Work Package 4 (ESR 5)

Natural variation and genetic architecture of biological timing

General details

Czech RepublicLocation
Biologicke centrum AV CR, v.v.i.
Czech Republic

D. Dolezel

Lenka Chodáková

Other partners involved
University of Wuerzburg (DE)


University of Wuerzburg for 3 months in year 1 – Neuroanatomy of Linden bug
University Groningen for 3 months in year 2 – QTL analysis of diapause in Linden bug
Actual Analytics for 1 month in year 2 – Test software in Linden bug


  • • Localize the products of circadian genes using in situ hybridization and ICC in the brain and body of linden bug (with Förster).
  •  Explore the role of several candidate genes by using transient RNAi approach and explore geographic variability of these genes in established collection of field-lines originating from localities of different latitudes and altitudes (with Van de Zande, Hut and Beersma).
  • • Develop (with Actual) an automated behavioural analysis to characterize diapause/non-diapause quantitatively and qualitatively.


  • Test available antibodies for Linden bug and perform in situ hybridization by month 18
  • Characterize field-lines and prepare markers for QTL analysis by month 26
  • Functional validation of clock genes in diapause and circadian rhythms by RNAi – month 36


Diapause and circadian mechanisms in the linden bug
The linden bug Pyrrhocoris apterus is phylogenetically distant from the most commonly used insect model species such as Diptera, Lepidoptera and Hymenoptera which makes it a valuable addition to studies aimed at unravelling the evolution of circadian clocks. It exhibits a robust reproductive diapause induced by shortening photoperiod. We have recently established a wide collection of field-lines originating from localities of different latitudes and altitudes. These lines exhibit a clear clinal variability in the photoperiodic response curves, diapause-inducing photoperiod and also in their circadian free running periods.  We have also isolated three mutant lines which are insensitive to photoperiodic changes. Our key questions are: 1) Do photoperiodic and circadian mechanisms share the same genes and brain structures? 2) Which genes are responsible for geographic variability in circadian and photoperiodic clocks? Will all or only some photoperiodic mutants also exhibit altered circadian behaviour and vice versa? With co-supervisors Helfrich-Forster and Pyza we will localize the products of circadian genes using in situ hybridization and immunocytochemistry (ICC) in the brain and body. Using microsurgical manipulations we will test which brain structures are essential for circadian and photoperiodic behaviour and determine the anatomical substrate for light input into these two time-keeping devices. Since reduced locomoter activity is associated with diapause inP. apterus, we will develop (with Actual) an automated rhythm behaviour analysis to characterize diapause/non-diapause behaviour quantitatively and qualitatively. The secondment at Oxitec will be important for learning transgenesis techniques as a possible integrative reverse genetic approach in non-model organism. We will explore the role of several candidate genes by using our current transient RNAi approach, which is established in P. apterus. The geographic variability in photoperiodic and circadian phenotypes will be used as a basis for mathematical modelling of these two clocks (with Beersma and Hut) and predictions stemming from these models will be experimentally tested. We will use Representational Difference Analysis (RDA) and SNPs to map 3 existing photoperiodic mutations. QTL analysis (with van de Zande and Beukeboom) as well as candidate gene sequencing will reveal the genetic basis of the geographic variability in photoperiodic and circadian clocks of P. apterus. Interspecific sequence/functional comparisons among P. apterusNasonia, and Drosophila genes will provide evolutionary insights into the circadian-diapause relationship.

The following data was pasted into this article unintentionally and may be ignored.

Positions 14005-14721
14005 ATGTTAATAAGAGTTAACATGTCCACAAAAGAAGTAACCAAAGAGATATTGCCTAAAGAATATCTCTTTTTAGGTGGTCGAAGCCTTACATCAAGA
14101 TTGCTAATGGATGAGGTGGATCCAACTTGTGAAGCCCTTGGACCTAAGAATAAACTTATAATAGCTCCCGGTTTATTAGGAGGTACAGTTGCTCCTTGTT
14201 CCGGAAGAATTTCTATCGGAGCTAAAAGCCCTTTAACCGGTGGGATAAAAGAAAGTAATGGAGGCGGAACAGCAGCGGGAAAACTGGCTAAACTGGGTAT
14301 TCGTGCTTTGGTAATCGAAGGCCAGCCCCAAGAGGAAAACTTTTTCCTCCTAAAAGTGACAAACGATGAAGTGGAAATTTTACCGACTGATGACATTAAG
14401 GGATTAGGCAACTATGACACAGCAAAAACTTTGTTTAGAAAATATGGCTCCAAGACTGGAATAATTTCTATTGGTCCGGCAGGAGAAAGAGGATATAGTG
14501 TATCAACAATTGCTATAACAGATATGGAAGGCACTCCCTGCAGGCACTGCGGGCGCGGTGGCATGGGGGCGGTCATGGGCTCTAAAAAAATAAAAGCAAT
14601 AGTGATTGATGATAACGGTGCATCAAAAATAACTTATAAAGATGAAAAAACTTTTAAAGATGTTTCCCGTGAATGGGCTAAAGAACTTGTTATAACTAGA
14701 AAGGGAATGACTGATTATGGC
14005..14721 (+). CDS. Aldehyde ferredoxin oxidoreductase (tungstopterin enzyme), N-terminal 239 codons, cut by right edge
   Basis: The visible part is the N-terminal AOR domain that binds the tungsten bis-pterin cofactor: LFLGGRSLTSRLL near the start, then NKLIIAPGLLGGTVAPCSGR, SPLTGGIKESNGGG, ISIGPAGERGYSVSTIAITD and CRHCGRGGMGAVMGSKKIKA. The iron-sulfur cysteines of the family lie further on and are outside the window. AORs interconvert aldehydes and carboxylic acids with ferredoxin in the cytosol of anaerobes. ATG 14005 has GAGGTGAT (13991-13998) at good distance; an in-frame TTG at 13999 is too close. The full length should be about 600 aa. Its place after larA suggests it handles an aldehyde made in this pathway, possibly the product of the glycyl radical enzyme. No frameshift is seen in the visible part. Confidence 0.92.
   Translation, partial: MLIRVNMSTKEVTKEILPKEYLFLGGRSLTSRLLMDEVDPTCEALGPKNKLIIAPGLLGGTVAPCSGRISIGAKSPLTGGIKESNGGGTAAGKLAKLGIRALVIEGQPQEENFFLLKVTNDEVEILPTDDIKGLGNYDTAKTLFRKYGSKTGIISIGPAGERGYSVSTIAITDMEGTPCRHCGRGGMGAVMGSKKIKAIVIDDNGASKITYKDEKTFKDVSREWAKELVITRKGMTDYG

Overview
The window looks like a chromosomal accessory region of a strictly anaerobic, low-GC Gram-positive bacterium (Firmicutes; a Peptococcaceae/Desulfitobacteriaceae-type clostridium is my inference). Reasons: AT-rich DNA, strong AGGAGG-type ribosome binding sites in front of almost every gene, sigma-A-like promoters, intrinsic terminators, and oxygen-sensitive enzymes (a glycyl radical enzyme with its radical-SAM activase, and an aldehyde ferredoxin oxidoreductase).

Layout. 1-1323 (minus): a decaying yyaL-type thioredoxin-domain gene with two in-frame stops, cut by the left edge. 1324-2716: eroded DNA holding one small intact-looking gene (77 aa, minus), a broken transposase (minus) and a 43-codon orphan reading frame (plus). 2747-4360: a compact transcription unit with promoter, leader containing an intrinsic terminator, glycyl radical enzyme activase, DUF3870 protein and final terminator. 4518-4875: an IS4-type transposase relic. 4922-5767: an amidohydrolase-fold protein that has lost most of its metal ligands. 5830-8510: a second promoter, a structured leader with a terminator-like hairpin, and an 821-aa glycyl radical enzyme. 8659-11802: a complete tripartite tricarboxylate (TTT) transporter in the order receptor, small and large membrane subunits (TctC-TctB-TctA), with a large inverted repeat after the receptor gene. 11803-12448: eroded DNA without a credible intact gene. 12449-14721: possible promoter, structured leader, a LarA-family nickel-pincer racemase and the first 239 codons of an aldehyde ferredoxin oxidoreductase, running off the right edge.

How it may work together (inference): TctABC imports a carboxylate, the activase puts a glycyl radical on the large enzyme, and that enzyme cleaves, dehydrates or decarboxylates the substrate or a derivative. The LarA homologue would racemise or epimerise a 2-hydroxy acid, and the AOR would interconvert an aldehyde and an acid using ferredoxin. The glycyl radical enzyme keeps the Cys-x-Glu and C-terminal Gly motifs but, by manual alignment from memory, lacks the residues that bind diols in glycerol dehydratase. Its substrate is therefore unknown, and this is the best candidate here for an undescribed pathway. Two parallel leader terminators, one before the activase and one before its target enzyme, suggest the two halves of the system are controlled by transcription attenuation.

Results and milestones

1) Month 8 Project plan & personal development plan for individual training requirements
2) Month 14 First year ESR5 report
3) Month 24 Finish and submit characterization of circadian genes in Pyrrhocoris apterus by month 24
4) Month 36 At least one publication drafted

Synergies, Risks & Exploitation

The partners will apply their various expertises to generate a multidimensional approach to study this non-model insect. RDA is quite a difficult method but we have enough expertise among us to succeed. Results can be used by SMEs to enhance field trials and increase production of sterile males.

See more Work Packages in Research Area A